Last word: A very real letter from BlackRock CEO Larry Fink
Dear listed companies,
That’s right: this one is for all of you. I know that may seem unbelievable, and after a few recent letters purporting to be from me or other investment gurus, I would not blame you for scrutinizing the content of this letter carefully.
Of course Vanguard isn’t making ‘fossil-free and deforestation-free funds [the] default option’ for investors, and the idea of launching a ‘Vanguardians of the Galaxy’ ESG fund for young marketeers is puerile. These are the same pranksters who took you in before, in 2019, when my name was attached to a letter promising that BlackRock would divest from coal companies in all actively managed funds.
We do, however, have some truly exciting plans that the largest asset manager in the world would like to share with you – and where better than the pages of this fine organ, IR Magazine. Though we are all obviously delighted at the progress being made by carmakers worldwide in promoting electric vehicles, there is an area that has been criminally under-funded when it comes to decarbonizing transport: cheese and wine vehicles (CWVs). Surprisingly, the UK’s Prince Charles is a pioneer in this area, revealing in the run-up to the COP26 summit that he runs his royal Aston Martin on ‘surplus English white wine and whey from the cheese process’.
Though the Prince’s is an early-stage project – the car has been converted to run on a fuel blend made up of 85 percent bioethanol and 15 percent unleaded gas, known as E85 – we would like to investigate further applications of the technology. We believe running vehicles on the run-off from light beer, cheeseburger grease and fatberg residue could be a real solution – or, at least, fun to make an R&D team pursue for a few years.
We are also excited to announce that we are encouraging companies to take a new approach to their carbon-offsetting practices, which allow firms to account for their greenhouse gas emissions by investing in carbon-negative schemes. Though such initiatives are promising, we are concerned by suggestions that projects are ‘greenwashed’ or do not fully allow for environmental implications.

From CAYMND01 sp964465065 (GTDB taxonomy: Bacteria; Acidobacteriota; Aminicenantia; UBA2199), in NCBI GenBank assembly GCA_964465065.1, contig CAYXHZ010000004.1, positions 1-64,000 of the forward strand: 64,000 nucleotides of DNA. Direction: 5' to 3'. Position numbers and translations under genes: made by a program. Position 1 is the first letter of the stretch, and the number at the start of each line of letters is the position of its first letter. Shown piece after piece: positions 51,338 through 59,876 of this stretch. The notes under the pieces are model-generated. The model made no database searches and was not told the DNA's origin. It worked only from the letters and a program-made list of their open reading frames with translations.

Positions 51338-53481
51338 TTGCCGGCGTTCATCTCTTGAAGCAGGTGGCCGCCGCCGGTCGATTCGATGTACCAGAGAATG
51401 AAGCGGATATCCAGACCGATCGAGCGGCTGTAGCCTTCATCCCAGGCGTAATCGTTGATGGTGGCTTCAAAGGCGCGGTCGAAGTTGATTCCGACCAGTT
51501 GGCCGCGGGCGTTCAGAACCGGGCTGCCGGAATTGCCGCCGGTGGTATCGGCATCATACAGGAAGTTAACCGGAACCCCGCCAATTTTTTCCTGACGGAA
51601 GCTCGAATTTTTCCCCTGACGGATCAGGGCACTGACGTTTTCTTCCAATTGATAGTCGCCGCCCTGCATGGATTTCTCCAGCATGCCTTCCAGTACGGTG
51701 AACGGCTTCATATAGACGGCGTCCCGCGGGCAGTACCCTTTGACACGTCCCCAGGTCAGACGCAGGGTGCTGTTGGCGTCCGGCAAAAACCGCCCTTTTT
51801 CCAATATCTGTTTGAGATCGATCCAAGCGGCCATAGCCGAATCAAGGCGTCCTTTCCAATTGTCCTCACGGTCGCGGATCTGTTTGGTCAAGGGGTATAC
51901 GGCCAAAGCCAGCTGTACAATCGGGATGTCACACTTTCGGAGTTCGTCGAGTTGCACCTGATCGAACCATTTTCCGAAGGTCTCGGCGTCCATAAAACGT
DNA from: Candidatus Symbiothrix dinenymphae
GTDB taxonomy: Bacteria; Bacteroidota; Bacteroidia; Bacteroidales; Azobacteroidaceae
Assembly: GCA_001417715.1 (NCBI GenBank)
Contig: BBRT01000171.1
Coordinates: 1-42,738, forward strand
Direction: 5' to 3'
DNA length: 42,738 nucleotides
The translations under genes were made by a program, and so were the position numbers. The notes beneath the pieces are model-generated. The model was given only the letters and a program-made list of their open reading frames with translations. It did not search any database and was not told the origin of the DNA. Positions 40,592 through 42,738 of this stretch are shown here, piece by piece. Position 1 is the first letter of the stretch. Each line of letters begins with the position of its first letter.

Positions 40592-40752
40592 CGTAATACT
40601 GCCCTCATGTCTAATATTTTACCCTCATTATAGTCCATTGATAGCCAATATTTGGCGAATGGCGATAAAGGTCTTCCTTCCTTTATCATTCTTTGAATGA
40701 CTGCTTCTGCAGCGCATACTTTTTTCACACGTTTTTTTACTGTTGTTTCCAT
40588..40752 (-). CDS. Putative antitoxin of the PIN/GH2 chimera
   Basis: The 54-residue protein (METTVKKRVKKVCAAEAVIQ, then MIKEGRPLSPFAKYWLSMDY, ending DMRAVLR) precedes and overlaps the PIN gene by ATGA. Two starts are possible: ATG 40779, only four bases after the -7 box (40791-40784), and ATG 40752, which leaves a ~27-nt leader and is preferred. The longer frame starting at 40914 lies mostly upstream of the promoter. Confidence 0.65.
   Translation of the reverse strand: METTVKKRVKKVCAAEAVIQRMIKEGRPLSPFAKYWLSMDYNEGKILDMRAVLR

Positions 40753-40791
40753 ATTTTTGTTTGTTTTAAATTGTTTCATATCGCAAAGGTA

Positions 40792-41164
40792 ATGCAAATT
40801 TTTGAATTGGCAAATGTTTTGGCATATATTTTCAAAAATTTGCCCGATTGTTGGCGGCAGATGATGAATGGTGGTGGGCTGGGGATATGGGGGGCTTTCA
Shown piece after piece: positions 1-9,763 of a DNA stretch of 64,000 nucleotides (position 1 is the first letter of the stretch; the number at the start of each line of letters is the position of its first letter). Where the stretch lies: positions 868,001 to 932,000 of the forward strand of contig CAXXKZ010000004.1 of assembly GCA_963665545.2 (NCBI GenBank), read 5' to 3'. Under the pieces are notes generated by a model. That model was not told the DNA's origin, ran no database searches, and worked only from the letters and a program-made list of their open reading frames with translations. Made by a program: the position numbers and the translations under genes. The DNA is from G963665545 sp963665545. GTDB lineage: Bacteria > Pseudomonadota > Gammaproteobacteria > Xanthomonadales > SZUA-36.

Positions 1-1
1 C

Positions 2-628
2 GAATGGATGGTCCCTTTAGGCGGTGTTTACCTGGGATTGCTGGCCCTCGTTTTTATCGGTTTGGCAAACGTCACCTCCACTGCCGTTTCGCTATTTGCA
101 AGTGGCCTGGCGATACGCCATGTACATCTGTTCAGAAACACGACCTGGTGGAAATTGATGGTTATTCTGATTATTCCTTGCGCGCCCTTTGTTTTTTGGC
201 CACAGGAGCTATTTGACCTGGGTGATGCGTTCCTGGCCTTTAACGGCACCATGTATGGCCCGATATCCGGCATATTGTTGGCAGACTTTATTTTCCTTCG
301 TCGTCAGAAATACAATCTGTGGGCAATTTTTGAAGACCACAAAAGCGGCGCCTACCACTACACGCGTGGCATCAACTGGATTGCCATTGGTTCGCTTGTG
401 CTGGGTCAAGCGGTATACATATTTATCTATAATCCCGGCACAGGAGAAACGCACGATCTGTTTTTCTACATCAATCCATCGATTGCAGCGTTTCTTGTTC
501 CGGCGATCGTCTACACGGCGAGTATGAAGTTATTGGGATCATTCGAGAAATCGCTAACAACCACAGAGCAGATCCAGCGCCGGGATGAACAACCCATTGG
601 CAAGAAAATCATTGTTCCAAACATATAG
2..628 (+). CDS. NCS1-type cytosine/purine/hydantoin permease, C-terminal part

Thanks to exciting technology pioneered by Dr Emmett Brown’s application of the flux capacitor, we are able to send carbon emissions, industrial pollutants and problematic board members to distinct points in time when they can be better catered for. There is certainly plenty of bandwidth to pipe CO2 directly to the pre-Industrial Revolution era, or we can work together to decide upon a future year where carbon-capture technology or other measures have been developed.
Thanks to the pioneering work of companies such as SpaceX, Blue Origin and Virgin Galactic, the frontier of space is opening up for business. Though we are not primed to back any of these efforts financially, we are hoping to encourage growth in a new area that can serve an environmental end. Off-planeting is, in essence, the redistribution of assets that are unwanted on Earth to other, more fitting locations to allow for a more efficient corporate structure.
Locating a new business division in the outer reaches of the solar system will allow it to benefit from a more appropriate tax environment (with very little oxygen and large concentrations of methane, for example) for its operations. Being further away from the Sun – and the cold, hard, light of day – may be a benefit, too.
We are also proud to be working with NASA on developing an accounting standard for the first known exoplanet in our neighboring galaxy, which will make the most of the reality-bending nature of a nearby black hole, down which problematic aspects of balance sheets may be dispensed. I’m sure you’ll agree it is an exciting time for the capital markets to take new green initiatives seriously.
Definitely the real Larry Fink